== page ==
The same thing happened with the African American community. I'd make contact with someone who was working with these kids, and he would take me in there. Of course, they immediately see that I'm not African American, so there's a lot of questions about, "Whose side are you going to be on?" So I said, "Look. The only way we can get past that is for you to try me out, and then I'll come back and talk to you." I didn't dare bring in an African American worker with me, because the response would be, "Look at you! You need that guy to come in here and talk to us. You can't do it on your own." So I kept going back and eventually the guys agreed that maybe we ought to get together and talk about the issues. In the meantime, there was a high school principal that agreed to work with me, as well as an African American gang worker. There was another school representative as well, an African American, that agreed to work with us to bring these kids together and help determine what could be done. They had a much greater influence on those kids than I ever could. So there was an agreement: "Let's confront those cops and see what we can do about this whole situation."



Angel Alderete


 [Full Interview] [Topic Top]

Immediately. "You're Mexican, well, we know whose side you're on." With the community folks also, "You're Department of Justice? Well... We don't expect much." And with the police, "You're with the community? Oh. For a minute I thought you were one of us."



Angel Alderete


 [Full Interview] [Topic Top]

He's a Mexican American, number one. I had a few drinks with him. When he first met me, he looked at my shoes, and he said, "What kind of shoes are those?" And I said, "Well, they're the kind of shoes that I like." At the time, during that era, they were the kind of boots that were up to your ankle and you zipped them up and they shined. And that just didn't go with him. I had to wear cowboy boots. "No," he said. "Here, I'm giving you a pair of cowboy boots." "I can't accept them." "Well just wear them during this." I finally agreed to wear them, so that was good enough for him, and so once that was done we sat down.



Angel Alderete


 [Full Interview] [Topic Top]

Question:
Do you ever think that your race or your gender affected the trust of a party? And in what way?

Answer:
With Latinos, negative and positive. With African Americans, negative and positive, mostly negative. More so than Latinos, of course. With whites, you were there and they tried to get you out of there as soon as they could. So you had to build your trust with them. With the Latinos, I already brought some level of trust because I'm "one of them." But there are situations where, although you're a Latino, they still don't trust you. Especially in law enforcement cases where in many cases, Latino officers are a hell of a lot more vicious than similar white or African American officers. The same way in the African community, but not as much in the Latino community. They want to be as much of a cop as the white cop. In some cases, not all cases. With the African American community, if the case didn't involve Latinos, the question would be, "Why not an African American mediator?" So then you had to work through that, and in most cases they'd be able to develop some trust and would be able to carry out the mediation. And if they say, "We insist on an African American mediator," you'd have to take off, go tell the boss and the boss will send an African American mediator. Although my boss believed that everyone should be able to do mediation, that's not necessarily the case. An African American mediator, from the very get-go, is going to be better working with African Americans. That's as good as anybody else working with the officials. And with the Latinos, it's going to be the same way. It's going to be much easier to work with Latinos than working with officialdom. With officials, you're there and they've got to do something about it. With whites, it's the same way. You're going to have to prove yourself with the Latinos, you're going to have to prove yourself with the African Americans.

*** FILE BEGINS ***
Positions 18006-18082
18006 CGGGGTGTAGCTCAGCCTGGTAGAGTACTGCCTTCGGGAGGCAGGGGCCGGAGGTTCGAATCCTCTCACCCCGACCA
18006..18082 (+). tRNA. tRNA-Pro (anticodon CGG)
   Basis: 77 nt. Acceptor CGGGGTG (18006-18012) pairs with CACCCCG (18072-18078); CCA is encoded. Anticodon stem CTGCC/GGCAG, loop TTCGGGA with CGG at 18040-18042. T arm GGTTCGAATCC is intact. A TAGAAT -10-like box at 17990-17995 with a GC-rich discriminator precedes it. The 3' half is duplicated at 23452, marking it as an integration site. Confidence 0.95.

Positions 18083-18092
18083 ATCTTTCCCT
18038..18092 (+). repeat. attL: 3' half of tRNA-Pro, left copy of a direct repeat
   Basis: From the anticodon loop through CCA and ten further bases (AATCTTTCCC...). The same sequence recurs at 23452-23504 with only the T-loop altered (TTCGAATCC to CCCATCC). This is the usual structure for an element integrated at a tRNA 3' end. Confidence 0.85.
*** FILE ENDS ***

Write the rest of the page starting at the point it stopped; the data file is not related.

Bob Ensley


 [Full Interview] [Topic Top]

Did you ever feel like your own race or ethnicity was a factor in gaining people's trust?

Answer: